System failure: Why children die in Ukrainian schools
Any physical education class in any Ukrainian school can become the last one for a student. No, this is not the beginning of yet another eerie novel by Stephen King, but rather the realities of our life.
Recently, reports on another absurd death of a first-grader at the PE class rocked Volyn region and the whole country.
At the moment, doctors believe that the death was a result of heart failure.
Actually, there's nothing really surprising here – after all, cardiovascular diseases are the root cause of about 80% of all deaths in Ukraine, including among school kids. Of course, there are some "exceptions": a student died at a Kyiv school several years ago while doing his running routine at a PE class. Only later did the doctors reveal that the kid in fact had pneumonia and simply, and tragically, ran out of breath.
There is a system that should prevent school casualties
However, every time a case like this is reported, everyone asks the same question - who is to blame and was it possible to prevent the tragedy?
Some say, in an authoritarian Russia, there's an easy answer to the first question – in almost all cases it's the parents who are blamed. It is they who are responsible for the health of their child.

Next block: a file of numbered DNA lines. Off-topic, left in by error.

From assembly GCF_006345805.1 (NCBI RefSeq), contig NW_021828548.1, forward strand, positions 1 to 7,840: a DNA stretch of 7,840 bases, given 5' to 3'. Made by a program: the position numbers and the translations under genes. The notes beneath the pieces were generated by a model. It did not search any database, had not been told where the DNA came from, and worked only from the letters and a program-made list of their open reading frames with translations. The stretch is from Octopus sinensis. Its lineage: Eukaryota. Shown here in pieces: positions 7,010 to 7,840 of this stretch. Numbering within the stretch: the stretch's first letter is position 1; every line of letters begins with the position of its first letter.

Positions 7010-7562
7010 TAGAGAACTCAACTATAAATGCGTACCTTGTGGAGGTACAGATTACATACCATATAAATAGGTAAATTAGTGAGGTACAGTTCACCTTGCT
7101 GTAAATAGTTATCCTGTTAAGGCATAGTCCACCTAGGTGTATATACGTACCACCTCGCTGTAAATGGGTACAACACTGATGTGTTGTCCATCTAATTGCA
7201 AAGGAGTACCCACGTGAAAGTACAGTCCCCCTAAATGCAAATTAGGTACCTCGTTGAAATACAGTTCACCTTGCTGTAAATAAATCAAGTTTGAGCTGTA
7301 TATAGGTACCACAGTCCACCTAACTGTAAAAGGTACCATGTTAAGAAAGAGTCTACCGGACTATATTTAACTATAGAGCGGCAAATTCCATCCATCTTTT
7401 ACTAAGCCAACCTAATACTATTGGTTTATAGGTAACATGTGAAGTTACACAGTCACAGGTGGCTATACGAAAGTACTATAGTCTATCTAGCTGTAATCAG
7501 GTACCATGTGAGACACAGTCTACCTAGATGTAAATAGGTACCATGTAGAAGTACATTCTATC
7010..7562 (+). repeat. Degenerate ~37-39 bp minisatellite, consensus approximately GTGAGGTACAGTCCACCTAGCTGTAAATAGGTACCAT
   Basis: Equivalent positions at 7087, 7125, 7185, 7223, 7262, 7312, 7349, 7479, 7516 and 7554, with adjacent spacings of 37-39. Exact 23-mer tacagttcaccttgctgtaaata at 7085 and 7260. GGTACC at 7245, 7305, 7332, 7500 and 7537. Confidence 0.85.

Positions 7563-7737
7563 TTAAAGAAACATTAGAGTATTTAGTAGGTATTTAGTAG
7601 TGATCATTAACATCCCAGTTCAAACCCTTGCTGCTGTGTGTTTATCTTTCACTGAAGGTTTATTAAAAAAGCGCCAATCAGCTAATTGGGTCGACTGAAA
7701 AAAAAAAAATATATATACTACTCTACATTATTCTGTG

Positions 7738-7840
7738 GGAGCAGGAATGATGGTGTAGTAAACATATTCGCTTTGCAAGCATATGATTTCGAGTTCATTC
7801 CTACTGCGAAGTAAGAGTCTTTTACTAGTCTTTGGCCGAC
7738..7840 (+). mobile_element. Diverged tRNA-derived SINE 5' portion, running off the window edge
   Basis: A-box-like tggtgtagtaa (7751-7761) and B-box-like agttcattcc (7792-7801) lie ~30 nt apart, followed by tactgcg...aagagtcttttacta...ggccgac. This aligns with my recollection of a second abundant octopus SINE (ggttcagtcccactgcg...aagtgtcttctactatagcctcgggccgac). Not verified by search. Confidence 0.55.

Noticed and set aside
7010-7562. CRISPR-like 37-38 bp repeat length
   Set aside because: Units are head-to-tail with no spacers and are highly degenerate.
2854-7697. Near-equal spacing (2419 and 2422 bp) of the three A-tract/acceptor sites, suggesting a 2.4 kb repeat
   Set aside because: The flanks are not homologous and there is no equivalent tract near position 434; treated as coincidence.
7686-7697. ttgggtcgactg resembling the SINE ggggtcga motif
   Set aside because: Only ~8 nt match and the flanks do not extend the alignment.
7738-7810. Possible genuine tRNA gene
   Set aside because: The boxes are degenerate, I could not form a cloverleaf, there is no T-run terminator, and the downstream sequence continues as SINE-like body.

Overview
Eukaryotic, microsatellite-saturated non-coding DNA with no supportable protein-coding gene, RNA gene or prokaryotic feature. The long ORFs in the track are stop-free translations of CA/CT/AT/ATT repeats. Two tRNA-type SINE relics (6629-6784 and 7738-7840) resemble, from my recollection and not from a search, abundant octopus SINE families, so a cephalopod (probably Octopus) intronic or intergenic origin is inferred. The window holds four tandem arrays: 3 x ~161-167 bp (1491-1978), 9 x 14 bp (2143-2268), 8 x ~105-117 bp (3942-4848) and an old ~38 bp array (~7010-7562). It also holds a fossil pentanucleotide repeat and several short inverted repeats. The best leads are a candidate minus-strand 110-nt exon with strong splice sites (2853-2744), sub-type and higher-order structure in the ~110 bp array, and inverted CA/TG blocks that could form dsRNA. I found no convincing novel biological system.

In Ukraine, everything is much more complicated, although there is a certain system which should prevent tragic accidents at schools, especially at PE classes.
So, let's start with the first link of the system – the parents. It seems to me that often most parents closely guard their children, sometimes even to an unnecessary level. Personally, if I only had a sneeze or coughed, my parents would immediately tell me to skip the gym. They would write notes to teachers, reporting that their child was sick.
I am sure that many of my peers will confirm that this is what most parents do. However, I admit that there can be exceptions, where parents are harsh on their kids, even when the latter fall ill.
Now - the second link of the system, the doctors. Here everything is much more complicated. The fact is that before each academic year, all student must undergo medical examination and obtain a certificate that they are "healthy" or "partially healthy," thus fit for classes. But this procedure, unfortunately, is rather a formality in our country. Parents stand in huge lines first to their district doctor, then to specialized doctors - a cardiologist, endocrinologist, orthopedist, etc. - so that they all look at their child for a minute, ask if there are any "complaints," and put the "healthy" stamp.
By the way, in such cases I would always wonder how a cardiologist could diagnose someone without doing a cardiogram?
And now, imagine some meticulous parents who demand that a cardiogram be done. You have no idea how many circles of hell you have to overcome to get what you want. After all, there are not many offices where they do this. For example, doctors would tell my mom that "You'll have to wait in line for 2-3 months to get an ultrasound and a cardiogram!" And this was in Kyiv's Obolon district. I think that in the regions, the situation is even worse.